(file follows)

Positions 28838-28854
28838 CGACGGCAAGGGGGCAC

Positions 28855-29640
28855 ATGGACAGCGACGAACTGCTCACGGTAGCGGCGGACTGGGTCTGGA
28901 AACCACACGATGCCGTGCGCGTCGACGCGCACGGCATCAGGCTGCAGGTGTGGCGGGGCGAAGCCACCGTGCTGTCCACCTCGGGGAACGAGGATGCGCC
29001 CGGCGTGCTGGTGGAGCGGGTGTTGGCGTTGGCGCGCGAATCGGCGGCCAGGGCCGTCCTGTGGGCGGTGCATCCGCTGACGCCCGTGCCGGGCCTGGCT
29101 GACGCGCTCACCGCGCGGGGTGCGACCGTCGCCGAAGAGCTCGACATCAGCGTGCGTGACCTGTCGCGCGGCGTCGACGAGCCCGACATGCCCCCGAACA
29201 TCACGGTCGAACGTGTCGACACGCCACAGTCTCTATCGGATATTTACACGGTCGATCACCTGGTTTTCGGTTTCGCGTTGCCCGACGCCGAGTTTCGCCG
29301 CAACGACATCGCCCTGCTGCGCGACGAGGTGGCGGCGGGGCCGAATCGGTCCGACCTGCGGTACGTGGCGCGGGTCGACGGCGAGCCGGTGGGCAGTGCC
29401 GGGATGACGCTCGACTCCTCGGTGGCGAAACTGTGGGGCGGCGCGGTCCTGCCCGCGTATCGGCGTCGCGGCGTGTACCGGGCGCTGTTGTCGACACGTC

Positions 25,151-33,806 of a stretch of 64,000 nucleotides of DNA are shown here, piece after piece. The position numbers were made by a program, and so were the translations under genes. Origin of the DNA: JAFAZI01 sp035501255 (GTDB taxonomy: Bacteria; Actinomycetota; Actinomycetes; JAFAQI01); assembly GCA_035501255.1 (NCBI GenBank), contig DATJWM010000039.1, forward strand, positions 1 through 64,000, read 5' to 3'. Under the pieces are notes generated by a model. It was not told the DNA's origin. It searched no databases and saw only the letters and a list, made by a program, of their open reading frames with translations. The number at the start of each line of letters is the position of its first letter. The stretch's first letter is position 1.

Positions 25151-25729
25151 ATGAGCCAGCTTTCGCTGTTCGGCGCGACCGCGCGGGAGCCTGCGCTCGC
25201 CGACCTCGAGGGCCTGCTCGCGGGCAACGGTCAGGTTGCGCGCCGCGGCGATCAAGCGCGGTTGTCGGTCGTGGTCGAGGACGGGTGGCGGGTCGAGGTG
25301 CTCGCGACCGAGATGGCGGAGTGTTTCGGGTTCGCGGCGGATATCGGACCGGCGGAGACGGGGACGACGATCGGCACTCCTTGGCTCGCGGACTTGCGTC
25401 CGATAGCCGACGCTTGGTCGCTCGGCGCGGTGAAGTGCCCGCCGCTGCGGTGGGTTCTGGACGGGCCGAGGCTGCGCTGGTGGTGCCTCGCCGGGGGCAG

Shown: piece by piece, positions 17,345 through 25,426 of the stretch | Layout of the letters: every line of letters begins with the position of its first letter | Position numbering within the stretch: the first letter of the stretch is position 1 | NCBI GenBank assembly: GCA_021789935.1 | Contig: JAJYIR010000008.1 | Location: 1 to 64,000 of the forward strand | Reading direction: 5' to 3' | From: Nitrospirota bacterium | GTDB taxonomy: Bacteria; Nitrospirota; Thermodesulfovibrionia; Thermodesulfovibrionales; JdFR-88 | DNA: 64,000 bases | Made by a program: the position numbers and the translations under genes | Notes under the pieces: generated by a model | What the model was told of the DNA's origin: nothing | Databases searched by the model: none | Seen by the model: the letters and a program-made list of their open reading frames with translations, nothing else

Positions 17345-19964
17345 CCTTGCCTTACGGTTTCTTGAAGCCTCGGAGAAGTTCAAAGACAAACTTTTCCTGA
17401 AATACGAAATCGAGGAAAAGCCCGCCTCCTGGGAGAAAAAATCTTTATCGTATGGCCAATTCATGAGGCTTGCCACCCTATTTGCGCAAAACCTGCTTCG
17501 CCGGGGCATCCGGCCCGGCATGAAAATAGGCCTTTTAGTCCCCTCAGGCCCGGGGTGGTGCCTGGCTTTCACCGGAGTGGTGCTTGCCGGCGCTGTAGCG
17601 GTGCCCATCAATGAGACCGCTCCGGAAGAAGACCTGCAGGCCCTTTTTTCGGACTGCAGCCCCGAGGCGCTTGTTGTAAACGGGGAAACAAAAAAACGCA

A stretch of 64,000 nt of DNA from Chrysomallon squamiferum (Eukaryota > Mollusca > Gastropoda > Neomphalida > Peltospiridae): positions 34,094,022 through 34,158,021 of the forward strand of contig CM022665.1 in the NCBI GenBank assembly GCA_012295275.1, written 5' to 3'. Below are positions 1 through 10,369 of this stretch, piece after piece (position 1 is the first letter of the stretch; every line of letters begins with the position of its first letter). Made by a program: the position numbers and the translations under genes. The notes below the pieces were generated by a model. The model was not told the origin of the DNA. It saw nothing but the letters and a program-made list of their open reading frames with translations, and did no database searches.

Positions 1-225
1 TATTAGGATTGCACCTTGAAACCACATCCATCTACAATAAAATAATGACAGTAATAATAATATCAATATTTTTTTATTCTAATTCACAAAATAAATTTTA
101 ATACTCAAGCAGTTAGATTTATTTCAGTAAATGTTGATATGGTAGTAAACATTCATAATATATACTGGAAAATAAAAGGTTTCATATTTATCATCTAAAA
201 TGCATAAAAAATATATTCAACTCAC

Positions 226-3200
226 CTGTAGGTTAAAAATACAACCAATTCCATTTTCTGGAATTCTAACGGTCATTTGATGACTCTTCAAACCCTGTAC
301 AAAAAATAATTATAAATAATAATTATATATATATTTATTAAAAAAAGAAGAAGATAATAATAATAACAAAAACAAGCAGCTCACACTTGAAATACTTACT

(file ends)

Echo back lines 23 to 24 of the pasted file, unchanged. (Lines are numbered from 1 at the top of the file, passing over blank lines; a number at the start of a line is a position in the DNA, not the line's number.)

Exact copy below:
A stretch of 64,000 nt of DNA from Chrysomallon squamiferum (Eukaryota > Mollusca > Gastropoda > Neomphalida > Peltospiridae): positions 34,094,022 through 34,158,021 of the forward strand of contig CM022665.1 in the NCBI GenBank assembly GCA_012295275.1, written 5' to 3'. Below are positions 1 through 10,369 of this stretch, piece after piece (position 1 is the first letter of the stretch; every line of letters begins with the position of its first letter). Made by a program: the position numbers and the translations under genes. The notes below the pieces were generated by a model. The model was not told the origin of the DNA. It saw nothing but the letters and a program-made list of their open reading frames with translations, and did no database searches.

Positions 1-225